The Supreme Court has blocked the Biden administration from imposing a requirement that employees at large companies be vaccinated against COVID-19 or undergo weekly tests and wear a mask at work.
At the same time, the court clears the administration to proceed with a warrant of vaccination for most healthcare workers in the United States
Court orders Thursday during a peak in coronavirus cases were a mixed bag for the administration’s efforts to increase vaccination rates among Americans.
The conservative majority in court concluded that the administration had overstepped its authority in seeking to impose the Occupational Safety and Health Administration’s vaccine or test rule on U.S. companies with 100 or more employees. Over 80 million people are believed to have been affected.
“OSHA has never imposed such a mandate before. Neither does Congress. Indeed, although Congress has enacted important legislation regarding the COVID-19 pandemic, it has refused to enact any measure similar to what OSHA has enacted here, ”the Conservatives wrote in an unsigned notice.
In dissent, the three Liberals in court argued that it was the court that went too far in substituting its judgment for that of health experts. “Acting outside its jurisdiction and without a legal basis, the Court moves the judgments of government officials responsible for responding to health emergencies at work,” wrote judges Stephen Breyer, Elena Kagan and Sonia Sotomayor in a joint dissent.
When crafting the OSHA rule, White House officials always anticipated legal challenges – and privately, some doubted it could withstand them. The administration nonetheless still considers the rule a success, as it has already led to millions of people getting vaccinated and private companies to implementing their own demands that are unaffected by the legal challenge.
President Joe Biden detailed his administration’s efforts on Thursday to double its purchases of rapid COVID-19 tests and make high-quality masks available free of charge as coronavirus cases continue to rise nationwide.
Both rules had been challenged by Republican-led states. Additionally, business groups have attacked OSHA’s emergency regulations as being too costly and likely to cause workers to quit their jobs at a time when it is already difficult to find new employees.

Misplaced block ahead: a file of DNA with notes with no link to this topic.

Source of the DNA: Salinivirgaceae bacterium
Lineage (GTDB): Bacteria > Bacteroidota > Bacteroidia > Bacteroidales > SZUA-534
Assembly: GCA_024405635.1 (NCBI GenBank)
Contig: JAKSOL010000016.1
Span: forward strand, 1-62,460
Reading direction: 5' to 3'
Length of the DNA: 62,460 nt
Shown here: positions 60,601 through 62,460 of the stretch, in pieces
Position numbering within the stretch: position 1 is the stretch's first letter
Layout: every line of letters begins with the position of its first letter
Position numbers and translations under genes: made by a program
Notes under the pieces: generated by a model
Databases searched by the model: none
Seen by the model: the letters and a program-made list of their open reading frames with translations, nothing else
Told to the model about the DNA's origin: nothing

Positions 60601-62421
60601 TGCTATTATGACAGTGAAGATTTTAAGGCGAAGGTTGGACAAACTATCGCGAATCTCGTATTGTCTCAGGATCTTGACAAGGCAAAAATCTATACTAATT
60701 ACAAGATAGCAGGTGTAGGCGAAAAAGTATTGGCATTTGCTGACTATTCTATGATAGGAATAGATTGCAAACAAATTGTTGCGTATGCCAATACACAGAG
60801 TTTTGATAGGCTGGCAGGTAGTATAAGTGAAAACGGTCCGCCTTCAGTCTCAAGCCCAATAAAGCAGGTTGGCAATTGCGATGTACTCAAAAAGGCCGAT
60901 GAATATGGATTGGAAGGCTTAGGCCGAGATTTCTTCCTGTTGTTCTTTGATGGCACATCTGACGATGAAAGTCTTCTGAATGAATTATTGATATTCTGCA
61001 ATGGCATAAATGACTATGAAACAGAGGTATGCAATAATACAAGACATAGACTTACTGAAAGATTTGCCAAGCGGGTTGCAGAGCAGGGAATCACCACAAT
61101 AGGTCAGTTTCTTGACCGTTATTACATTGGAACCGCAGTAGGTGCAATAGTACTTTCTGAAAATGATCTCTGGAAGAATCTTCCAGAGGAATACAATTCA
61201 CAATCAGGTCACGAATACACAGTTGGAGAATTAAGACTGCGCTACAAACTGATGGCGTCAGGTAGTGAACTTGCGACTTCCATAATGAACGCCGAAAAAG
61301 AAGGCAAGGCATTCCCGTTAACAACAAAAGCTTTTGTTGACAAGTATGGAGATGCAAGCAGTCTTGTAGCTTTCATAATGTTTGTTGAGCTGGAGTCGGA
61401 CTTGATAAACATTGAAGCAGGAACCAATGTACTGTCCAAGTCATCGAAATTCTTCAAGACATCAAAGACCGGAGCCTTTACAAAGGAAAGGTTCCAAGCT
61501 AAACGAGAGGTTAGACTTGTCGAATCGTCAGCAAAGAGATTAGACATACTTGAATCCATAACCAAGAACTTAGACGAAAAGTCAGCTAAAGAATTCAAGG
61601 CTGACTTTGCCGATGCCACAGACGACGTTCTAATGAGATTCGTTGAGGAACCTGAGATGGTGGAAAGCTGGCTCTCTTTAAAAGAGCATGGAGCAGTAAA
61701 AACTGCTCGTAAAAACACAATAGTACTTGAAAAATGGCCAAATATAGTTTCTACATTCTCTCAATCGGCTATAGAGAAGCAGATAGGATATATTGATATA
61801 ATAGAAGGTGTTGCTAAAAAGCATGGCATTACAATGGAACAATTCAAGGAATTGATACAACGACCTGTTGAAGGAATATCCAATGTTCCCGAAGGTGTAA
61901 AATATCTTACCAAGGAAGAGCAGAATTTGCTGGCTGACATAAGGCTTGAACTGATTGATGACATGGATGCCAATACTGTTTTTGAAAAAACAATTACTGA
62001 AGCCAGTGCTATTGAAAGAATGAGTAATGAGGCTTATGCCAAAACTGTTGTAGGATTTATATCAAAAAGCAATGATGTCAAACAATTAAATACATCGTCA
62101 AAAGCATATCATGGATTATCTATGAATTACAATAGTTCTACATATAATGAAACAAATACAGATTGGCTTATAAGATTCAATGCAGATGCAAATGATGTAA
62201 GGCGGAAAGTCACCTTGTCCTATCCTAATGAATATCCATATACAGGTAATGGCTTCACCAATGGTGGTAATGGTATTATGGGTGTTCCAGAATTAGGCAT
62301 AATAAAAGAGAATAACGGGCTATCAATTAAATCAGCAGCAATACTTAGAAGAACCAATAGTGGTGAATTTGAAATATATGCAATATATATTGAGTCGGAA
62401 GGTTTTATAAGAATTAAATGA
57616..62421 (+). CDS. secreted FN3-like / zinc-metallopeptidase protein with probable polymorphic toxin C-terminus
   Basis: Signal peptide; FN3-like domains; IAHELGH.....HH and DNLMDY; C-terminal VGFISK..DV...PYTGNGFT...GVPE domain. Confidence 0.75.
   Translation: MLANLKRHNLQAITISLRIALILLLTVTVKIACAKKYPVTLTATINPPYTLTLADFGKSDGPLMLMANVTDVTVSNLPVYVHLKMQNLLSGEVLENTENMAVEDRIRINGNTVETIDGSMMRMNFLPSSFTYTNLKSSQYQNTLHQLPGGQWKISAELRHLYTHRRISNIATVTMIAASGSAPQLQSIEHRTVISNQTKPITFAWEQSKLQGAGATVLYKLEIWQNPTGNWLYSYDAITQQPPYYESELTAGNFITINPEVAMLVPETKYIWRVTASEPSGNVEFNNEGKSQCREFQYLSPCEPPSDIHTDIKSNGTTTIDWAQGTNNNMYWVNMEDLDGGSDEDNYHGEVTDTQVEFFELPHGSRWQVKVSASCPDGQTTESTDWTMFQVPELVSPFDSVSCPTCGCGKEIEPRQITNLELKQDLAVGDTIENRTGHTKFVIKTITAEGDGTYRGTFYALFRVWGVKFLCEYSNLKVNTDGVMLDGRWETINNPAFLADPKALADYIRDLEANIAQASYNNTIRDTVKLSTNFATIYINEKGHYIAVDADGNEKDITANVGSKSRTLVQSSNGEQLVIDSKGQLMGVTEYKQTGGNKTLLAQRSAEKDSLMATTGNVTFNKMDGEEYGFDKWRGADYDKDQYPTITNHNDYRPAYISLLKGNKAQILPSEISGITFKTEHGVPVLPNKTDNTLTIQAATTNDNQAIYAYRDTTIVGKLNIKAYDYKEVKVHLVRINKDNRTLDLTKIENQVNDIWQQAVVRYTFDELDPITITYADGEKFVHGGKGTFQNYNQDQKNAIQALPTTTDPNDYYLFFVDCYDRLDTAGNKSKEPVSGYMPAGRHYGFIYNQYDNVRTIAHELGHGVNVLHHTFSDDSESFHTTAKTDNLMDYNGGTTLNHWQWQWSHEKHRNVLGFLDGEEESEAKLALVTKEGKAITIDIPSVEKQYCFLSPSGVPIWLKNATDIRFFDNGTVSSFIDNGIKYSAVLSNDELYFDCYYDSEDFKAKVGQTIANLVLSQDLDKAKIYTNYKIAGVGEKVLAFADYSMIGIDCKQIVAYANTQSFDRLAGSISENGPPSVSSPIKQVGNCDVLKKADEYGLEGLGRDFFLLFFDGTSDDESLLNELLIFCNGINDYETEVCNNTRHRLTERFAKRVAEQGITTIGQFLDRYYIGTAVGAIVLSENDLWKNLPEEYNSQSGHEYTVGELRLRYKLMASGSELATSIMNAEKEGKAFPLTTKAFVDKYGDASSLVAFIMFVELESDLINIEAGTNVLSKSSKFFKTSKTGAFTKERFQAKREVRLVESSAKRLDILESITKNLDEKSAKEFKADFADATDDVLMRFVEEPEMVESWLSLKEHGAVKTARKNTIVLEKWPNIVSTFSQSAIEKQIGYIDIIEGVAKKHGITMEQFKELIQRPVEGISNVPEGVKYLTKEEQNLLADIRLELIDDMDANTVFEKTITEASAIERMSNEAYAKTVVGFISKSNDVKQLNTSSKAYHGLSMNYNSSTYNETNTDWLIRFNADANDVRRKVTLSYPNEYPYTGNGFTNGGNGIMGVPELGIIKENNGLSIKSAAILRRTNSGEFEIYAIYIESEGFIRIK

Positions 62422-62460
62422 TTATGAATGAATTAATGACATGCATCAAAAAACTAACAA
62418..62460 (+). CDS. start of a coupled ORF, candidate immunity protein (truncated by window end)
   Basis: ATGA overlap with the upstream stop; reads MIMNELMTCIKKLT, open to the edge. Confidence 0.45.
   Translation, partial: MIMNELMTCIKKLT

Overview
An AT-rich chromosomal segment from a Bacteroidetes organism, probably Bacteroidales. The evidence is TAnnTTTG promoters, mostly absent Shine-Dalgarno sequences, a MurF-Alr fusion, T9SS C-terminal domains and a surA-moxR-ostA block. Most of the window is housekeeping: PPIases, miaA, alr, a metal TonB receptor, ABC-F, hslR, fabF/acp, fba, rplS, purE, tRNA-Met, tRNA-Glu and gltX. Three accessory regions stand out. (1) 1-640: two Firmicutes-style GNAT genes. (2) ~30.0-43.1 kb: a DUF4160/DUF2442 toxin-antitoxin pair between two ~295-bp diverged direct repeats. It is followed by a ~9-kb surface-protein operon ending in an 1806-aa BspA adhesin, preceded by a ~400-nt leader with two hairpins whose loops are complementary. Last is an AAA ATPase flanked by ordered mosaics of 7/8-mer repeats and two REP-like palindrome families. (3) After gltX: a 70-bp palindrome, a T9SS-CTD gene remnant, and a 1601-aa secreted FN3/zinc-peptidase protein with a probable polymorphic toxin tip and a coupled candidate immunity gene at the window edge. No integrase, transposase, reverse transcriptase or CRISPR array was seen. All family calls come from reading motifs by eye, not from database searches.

The immunization mandate the court will allow nationwide covers virtually all healthcare workers in the country. It applies to healthcare providers who receive federal Medicare or Medicaid funding, potentially affecting 76,000 healthcare facilities as well as home care providers. The rule has medical and religious exemptions.
Decisions by the federal courts of appeals in New Orleans and St. Louis had blocked the mandate in about half of the states. The administration was already taking steps to apply it elsewhere.
In the health care case, only Justices Clarence Thomas and Samuel Alito noted their dissent. “The challenges posed by a global pandemic do not allow a federal agency to exercise power that Congress did not give it. At the same time, such unprecedented circumstances do not make it possible to limit the exercise of the powers which the agency has long recognized, “the judges wrote in an unsigned opinion, asserting that” the latter principle prevails “in the courts. health care business.
More than 208 million Americans, 62.7% of the population, are fully immunized, and more than a third of them have received boosters, according to the federal Centers for Disease Control and Prevention. All nine judges received booster shots.
Judges heard arguments over the challenges last week. Their questions then alluded to the shared verdict they had delivered on Thursday.
Associated Press writer Zeke Miller contributed to this report.